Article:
Note to the reader: We have been keeping clear of advanced first aid and materials subjects for a variety of reasons. But a video we have come by recently has sparkled this article and the considerations that come with it.
For the past decade or more we have been seeing an influx of First Aid materials for trauma management. New tourniquets, new haemostatic agents (the notorious QuikClot amongst them), nasopharyngeal airways, chest seals and novel guidelines for their use.
While these are aimed primarily to the military end user, they are starting to see use in the civilian sector too, following the slow shift in their application dogma.
And they do work and they do save lives. During the second Iraq war the US measured a 95% survivability rate on bleeding.
But panacea they aren’t. Their effective use requires following the guidelines and protocols for their use.
In example, a damaged femoral artery requires a lot of pressure exerted, and not only superficially. Pressure has got to be driven down inside the leg.
This video showsa case of.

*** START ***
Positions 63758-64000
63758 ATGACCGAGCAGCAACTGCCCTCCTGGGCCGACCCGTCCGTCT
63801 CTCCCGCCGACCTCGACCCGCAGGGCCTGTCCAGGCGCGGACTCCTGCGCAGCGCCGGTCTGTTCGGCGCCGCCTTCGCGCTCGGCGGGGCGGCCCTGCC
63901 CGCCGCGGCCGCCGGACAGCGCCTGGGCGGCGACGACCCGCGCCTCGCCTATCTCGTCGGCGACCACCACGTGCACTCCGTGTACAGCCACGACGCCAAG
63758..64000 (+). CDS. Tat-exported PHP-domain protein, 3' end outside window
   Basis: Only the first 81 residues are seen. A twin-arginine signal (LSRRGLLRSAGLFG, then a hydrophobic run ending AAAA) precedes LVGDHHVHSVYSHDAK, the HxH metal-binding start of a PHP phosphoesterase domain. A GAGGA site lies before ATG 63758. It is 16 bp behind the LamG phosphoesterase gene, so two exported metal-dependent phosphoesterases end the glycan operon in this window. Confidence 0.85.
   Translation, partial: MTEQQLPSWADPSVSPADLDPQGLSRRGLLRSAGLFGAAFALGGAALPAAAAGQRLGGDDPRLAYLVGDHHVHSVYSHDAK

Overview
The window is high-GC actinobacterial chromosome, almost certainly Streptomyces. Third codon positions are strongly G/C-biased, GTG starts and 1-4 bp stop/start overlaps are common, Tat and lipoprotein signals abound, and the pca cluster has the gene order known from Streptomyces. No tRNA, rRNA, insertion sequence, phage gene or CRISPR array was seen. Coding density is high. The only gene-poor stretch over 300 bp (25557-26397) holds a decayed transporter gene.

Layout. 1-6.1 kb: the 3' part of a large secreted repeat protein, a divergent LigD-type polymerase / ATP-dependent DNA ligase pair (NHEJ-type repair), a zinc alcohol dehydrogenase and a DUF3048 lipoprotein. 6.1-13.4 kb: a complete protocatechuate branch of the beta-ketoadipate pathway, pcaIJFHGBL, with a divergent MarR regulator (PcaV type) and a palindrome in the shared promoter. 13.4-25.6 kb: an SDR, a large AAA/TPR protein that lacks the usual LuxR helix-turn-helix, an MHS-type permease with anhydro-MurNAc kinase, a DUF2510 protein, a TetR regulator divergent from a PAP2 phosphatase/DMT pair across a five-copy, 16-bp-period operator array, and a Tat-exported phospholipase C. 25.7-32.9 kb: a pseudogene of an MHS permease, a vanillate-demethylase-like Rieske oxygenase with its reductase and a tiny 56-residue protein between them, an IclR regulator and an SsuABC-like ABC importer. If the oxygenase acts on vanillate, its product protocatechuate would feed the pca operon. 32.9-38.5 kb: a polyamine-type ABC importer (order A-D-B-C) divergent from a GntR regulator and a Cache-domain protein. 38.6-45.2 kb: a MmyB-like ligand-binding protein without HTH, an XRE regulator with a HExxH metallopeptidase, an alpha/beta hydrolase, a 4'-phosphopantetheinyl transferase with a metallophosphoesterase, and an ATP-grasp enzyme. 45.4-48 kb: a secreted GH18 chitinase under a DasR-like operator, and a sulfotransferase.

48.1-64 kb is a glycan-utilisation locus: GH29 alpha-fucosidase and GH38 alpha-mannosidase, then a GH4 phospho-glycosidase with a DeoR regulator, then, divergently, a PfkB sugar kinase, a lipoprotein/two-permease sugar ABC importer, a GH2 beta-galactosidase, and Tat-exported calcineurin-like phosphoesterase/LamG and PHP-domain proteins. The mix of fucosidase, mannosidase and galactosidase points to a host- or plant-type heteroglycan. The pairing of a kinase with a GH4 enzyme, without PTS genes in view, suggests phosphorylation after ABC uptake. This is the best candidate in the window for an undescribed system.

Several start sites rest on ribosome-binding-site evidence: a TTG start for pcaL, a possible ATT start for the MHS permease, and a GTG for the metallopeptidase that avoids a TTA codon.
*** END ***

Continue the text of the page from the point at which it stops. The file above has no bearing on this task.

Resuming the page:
The guy is putting his knee and weight on his buddy’s leg and watch carefully what the 1si Aid responder does in min. 4:24.
And while one could argue that quiclot would be a better option it still has to be driven in contact with the bleeding site.
The process is called wound packing, and latest research result show that packing is more important than the hemostatic capability of such products.
And it is still advised with quiclot use.
So, imagine a foolish consumer that opens his trauma kit puts his quiclot on (and not In) the wound and proceeds to bandage the leg with his Israeli Dressings.
Knowledge to operate IS required.
The points we want to make are that the modern trauma materials fill a niche space among first aid materials, false confidence in their often advertised and hyped miracle abilities can become dangerous, and proper care procedures and skills cannot easily be replaced by materials alone.